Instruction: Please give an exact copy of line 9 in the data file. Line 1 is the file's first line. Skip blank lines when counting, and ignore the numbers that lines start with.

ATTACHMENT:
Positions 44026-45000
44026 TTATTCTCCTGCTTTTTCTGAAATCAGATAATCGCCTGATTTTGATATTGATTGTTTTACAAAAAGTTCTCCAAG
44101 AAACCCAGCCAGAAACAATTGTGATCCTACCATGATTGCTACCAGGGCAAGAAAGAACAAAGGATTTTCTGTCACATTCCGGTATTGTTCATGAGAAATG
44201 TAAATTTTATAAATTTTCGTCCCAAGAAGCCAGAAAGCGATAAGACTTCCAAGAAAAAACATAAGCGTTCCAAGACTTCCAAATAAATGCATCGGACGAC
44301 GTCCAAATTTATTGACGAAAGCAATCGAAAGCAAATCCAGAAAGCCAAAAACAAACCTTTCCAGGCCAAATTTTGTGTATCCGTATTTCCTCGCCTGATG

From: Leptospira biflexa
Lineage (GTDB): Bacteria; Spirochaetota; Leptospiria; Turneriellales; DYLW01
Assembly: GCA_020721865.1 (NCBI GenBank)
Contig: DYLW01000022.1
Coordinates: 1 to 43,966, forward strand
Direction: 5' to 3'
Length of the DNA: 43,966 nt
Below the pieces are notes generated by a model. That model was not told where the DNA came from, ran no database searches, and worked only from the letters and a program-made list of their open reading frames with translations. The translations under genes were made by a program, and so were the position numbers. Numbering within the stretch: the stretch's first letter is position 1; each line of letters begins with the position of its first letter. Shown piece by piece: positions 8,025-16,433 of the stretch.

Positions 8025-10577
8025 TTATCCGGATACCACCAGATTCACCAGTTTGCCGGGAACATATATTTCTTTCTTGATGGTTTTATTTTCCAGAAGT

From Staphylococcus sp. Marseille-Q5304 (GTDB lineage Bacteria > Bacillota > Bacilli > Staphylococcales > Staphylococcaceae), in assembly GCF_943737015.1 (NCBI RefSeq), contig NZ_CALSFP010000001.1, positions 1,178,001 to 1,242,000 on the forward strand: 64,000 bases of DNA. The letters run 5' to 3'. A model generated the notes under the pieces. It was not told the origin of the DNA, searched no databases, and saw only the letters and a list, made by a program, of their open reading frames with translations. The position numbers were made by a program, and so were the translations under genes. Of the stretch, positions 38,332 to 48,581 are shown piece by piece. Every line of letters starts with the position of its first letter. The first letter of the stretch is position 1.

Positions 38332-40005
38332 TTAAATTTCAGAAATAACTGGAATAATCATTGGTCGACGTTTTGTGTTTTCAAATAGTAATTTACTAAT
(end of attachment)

Contig: DYLW01000022.1